run a gondola between Universal Studios Hollywood to Los Angeles' famous "Hollywood" sign, which is located on the edge of Griffith Park and across Barham Boulevard to the east from Universal's property.We told you last year about an idea to
Now, rival Warner Bros. is making a bid to have the gondola run instead to its studio lot, which is located north of the sign, across Forest Lawn Drive.
Running the gondola from the Warner Bros. property offers the advantage of avoiding the residential neighborhood that stands on the east side of Barham, between Universal's property and the sign. There's no development between Warner's property on the south side of Forest Lawn and the sign, which is on the southern face of Mount Lee, about a mile away from Warner's Gate 8 parking garage.
While Universal is one of the world's most popular theme parks, ranking ninth in the United States and 15th in the world with more than nine million annual visitors, according to the latest TEA/AECOM Theme Index attendance report, Warner Bros.' Burbank studio also runs its own studio tour, which attracts hundreds of thousands of visitors each year. Adding a gondola to the Hollywood sign certainly would help boost Warner Bros.' appeal as a tourist destination in the Los Angeles area.
Los Angeles is looking for a transportation alternative for getting fans to the Hollywood sign, which it would like to develop as a tourist attraction. Right now, the sign is sorta accessible by hiking trails, though motion sensors surround the sign to protect it from vandalism. Visitors who want to hike to the sign anyway are crowding narrow residential streets to the south of Mount Lee, where they park to access trailheads.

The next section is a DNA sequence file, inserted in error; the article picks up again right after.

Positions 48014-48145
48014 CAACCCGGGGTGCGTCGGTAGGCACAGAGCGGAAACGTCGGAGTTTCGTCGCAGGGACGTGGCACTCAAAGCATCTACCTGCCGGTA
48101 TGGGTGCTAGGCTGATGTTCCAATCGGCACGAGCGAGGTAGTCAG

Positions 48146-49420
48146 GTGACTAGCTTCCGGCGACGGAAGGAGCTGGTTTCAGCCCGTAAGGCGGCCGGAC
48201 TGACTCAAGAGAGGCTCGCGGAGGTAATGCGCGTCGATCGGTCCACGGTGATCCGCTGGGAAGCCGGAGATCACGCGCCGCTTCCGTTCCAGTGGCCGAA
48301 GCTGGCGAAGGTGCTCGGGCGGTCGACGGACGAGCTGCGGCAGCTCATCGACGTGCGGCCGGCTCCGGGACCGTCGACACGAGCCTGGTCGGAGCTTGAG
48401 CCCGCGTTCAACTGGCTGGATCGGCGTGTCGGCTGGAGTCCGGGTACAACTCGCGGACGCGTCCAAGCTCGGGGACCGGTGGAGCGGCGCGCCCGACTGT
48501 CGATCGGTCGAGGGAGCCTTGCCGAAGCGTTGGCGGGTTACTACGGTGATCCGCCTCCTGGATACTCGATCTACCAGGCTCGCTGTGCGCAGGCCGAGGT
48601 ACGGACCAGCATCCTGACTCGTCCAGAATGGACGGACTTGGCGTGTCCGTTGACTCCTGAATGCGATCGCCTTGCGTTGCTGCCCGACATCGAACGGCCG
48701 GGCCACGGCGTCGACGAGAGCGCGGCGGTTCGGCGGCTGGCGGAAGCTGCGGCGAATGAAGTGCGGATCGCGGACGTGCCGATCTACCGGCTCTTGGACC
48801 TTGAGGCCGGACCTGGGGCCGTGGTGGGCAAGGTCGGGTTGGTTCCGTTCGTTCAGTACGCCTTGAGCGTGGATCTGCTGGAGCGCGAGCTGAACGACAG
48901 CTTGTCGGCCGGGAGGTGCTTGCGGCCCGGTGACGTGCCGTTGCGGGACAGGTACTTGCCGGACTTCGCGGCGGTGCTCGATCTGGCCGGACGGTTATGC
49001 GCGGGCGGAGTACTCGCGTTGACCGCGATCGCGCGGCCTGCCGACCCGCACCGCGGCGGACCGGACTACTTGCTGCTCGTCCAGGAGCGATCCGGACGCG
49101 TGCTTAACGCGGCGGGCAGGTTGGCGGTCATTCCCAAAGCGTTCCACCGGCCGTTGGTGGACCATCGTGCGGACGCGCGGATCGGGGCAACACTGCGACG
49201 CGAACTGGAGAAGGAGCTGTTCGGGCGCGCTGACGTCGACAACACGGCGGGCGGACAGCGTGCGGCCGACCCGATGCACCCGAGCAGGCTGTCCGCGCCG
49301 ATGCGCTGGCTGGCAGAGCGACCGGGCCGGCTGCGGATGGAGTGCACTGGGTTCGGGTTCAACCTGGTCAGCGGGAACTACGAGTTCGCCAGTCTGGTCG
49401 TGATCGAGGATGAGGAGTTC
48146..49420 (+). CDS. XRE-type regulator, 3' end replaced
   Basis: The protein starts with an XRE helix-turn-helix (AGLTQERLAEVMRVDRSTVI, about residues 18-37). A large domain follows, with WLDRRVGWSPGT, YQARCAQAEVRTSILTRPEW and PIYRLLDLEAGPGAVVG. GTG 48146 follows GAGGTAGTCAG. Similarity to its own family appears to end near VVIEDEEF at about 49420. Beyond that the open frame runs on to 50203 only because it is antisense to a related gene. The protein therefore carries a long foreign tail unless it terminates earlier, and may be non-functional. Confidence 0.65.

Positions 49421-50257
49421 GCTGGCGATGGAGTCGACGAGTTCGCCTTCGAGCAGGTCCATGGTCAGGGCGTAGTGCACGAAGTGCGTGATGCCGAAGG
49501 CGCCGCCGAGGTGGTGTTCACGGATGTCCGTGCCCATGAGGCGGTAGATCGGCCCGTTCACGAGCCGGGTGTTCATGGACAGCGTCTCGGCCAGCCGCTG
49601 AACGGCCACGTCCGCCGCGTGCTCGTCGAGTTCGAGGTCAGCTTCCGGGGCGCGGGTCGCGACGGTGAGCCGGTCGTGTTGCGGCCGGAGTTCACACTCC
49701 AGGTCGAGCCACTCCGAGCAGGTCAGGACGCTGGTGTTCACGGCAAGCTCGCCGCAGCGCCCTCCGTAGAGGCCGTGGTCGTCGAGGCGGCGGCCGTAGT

For most people who want a somewhat close view of the sign, the best bet now is to visit Griffith Park and hike up to neighboring Mount Hollywood from the Observatory. But the from there isn't all that close and parking at the Observatory has been a mess forever.
LA officials want to build a visitors center next to the sign and find a way to get people up there without crowding nearby residential areas. Universal and Warner Bros. already have large parking garages and an ability to manage visitors, so the two studios provide logical options for partners in this effort.
"We understand there are a number of possible solutions being considered, but we are confident the city's feasibility study will show our proposal to be the best option — an option that can be built and operated at no cost to the taxpayer and that will provide public benefit to the city of Los Angeles and its residents," a Warner Bros. spokesperson said in a press statement.
Warner Bros. is proposing to pay the estimated $100 million cost of building the tramway, though the proposal must first clear a variety of environmental and planning studies before it could be approved.Tweet
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